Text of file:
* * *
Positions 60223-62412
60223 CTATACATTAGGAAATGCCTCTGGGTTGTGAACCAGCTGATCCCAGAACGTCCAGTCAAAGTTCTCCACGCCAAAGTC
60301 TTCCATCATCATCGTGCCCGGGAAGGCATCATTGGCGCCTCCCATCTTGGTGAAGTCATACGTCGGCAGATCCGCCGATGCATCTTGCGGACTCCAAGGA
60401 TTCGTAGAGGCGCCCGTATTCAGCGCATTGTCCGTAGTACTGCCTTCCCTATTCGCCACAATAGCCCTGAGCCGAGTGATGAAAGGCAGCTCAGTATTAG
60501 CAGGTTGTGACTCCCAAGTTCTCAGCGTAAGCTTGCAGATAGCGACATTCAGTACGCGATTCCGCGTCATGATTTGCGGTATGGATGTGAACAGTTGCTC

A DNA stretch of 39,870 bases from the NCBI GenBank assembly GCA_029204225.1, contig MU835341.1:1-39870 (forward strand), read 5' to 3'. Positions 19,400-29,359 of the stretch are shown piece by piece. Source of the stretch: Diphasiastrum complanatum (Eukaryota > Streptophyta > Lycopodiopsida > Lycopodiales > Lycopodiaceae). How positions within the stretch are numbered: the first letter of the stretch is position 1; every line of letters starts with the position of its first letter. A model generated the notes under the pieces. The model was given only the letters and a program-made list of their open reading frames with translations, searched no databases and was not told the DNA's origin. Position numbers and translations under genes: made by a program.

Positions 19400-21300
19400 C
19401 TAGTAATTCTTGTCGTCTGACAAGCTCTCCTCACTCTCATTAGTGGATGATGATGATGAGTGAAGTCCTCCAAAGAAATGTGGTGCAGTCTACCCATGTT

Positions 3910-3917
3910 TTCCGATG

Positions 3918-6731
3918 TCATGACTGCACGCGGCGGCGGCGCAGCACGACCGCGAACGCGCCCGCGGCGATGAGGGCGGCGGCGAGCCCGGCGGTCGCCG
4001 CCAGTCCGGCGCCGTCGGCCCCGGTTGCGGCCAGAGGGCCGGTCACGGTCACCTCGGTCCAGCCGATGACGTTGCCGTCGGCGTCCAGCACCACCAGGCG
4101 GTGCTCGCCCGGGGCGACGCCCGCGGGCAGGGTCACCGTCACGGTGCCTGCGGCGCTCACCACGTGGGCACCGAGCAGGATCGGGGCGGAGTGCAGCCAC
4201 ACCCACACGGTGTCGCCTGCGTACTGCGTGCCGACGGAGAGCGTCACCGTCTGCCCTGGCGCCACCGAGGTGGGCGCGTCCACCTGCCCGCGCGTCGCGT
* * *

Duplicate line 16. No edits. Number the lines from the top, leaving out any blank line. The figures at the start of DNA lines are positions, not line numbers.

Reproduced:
4201 ACCCACACGGTGTCGCCTGCGTACTGCGTGCCGACGGAGAGCGTCACCGTCTGCCCTGGCGCCACCGAGGTGGGCGCGTCCACCTGCCCGCGCGTCGCGT